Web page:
Ayodhya Ram Mandir-Babri Masjid dispute is on the verge of a legal settlement with an impending verdict of the Supreme Court. Both the Hindu and the Muslim sides have said that the judgment of the Supreme Court will be respected and accepted.
The case has reached this stage after decades of litigation that left many confused with parallel narratives of the Ayodhya Ram Mandir-Babri Masjid dispute. IndiaToday.in tried to piece together the two broad narratives in two part-series without complicating it with legal jargons. After the first part on the Hindu narrative, ahead is put forth the Muslim narrative of the Ayodhya Ram Mandir-Babri Masjid dispute.
According to the Muslim side contesting the claim of the Hindu parties and claiming title right of the disputed site in Ayodhya where Babri Masjid stood till December 6, 1992, Mir Baqi constructed to fulfill the wish of Babar, no temple was destroyed.
As a king having suzerainty over the land, Babar had the title right of the spot on which Babri Masjid was constructed. So, the Muslim side is the legitimate holder of title of the disputed site of Ayodhya as no transfer of the same land was recorded thereafter, they argue.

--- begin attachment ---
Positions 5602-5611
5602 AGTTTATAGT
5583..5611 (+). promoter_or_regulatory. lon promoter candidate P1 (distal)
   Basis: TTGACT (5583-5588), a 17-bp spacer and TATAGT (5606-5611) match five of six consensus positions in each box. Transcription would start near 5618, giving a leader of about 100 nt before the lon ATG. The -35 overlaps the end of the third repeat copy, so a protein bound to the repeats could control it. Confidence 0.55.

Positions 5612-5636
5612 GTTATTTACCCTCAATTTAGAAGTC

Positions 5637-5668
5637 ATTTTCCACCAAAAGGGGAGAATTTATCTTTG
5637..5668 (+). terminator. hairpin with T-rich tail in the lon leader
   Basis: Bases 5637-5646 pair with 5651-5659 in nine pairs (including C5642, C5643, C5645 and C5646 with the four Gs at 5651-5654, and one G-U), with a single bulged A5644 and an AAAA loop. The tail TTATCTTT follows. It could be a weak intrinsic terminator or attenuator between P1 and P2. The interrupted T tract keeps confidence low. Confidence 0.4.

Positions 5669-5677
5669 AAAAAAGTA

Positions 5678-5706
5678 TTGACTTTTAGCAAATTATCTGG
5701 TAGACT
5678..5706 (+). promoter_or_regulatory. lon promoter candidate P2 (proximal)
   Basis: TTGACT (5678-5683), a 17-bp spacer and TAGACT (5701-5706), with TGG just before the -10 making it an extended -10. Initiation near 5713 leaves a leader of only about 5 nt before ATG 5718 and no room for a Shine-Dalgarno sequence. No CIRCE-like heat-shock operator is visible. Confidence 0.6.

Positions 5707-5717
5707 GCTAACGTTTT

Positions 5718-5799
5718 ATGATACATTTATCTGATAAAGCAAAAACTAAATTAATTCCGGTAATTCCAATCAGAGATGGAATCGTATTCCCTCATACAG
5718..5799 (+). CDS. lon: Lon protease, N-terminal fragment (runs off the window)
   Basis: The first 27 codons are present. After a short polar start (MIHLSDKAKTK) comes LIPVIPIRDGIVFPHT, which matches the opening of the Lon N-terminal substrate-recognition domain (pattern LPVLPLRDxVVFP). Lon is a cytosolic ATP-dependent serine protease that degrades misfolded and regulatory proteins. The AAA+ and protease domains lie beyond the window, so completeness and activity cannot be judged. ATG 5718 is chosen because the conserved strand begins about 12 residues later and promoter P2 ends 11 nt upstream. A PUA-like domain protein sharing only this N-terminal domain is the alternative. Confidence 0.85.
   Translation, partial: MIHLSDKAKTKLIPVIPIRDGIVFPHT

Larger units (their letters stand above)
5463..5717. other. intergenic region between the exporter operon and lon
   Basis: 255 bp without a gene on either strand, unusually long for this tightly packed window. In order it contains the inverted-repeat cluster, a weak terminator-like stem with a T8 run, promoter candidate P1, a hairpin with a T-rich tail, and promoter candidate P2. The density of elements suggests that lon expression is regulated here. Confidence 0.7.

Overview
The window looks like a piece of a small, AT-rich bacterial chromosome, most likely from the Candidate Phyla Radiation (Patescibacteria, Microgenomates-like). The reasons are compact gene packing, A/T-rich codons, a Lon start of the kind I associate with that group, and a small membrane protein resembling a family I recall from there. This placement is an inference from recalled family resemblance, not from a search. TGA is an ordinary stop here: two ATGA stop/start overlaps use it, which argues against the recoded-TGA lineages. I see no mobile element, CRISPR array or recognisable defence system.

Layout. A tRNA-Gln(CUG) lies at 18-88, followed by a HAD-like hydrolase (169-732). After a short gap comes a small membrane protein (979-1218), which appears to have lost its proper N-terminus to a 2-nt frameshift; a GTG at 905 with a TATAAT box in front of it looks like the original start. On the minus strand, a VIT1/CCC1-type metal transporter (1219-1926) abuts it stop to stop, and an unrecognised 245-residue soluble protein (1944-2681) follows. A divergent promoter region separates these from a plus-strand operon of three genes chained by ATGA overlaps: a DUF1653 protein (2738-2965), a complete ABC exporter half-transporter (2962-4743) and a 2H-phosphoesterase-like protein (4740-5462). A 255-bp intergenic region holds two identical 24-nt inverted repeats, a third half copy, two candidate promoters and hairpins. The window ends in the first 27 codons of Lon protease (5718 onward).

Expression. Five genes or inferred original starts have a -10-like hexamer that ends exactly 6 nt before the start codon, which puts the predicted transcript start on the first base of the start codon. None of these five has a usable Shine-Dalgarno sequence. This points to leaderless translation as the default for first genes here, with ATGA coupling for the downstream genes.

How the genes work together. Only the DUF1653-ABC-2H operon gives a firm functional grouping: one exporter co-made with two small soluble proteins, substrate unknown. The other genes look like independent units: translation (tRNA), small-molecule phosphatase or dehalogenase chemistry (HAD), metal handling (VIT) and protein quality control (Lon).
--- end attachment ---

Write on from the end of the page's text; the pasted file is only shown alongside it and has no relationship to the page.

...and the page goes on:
Considering the attachment of the Hindus with the place, the Muslim side maintains, Mughal emperors allowed Hindus to worship inside the Babri Masjid premises even though worship of any other god than Allah is not permitted in Islam.
Worshipping of Lord Ram at Ram Chabutara (a raised square platform) began during the time of Akbar, who is believed to have allowed construction of the chabutara, according to the Muslim side in the Ayodhya dispute.
The word, “Allah” inscribed on the wall and at the entrance of the Babri Masjid premises is proof that the land belonged to the Muslim side.
There is no archaeological or literary proof that Lord Ram was born at the exact place of the disputed site.
The claim on the site, the Muslim side says, began in 1885 when a Nirmohi Akhara member filed a suit in a Faizabad court. They claim that when clashes had earlier erupted between Hindus and Muslims over Hanuman Garhi temple near the disputed site in 1853, there was no mention of the site of Babri Masjid being the Janmasthan.
The British administration constructed a wall separating Hindu devotees from Muslims to maintain peace and not as any recognition of the title right of the Hindus over the land, they argue.
The 1949 Faizabad court and 2010 Allahabad High Court judgments were erroneous in dividing the entire 2.77 acre of land surrounding the disputed site among the Hindus and Muslims and thereby recognising the title rights of the Hindus. Hence, the Muslim side sought overturning of the Allahabad High Court judgment in Ayodhya Ram Mandir-Babri Masjid dispute.
Source By Indiatoday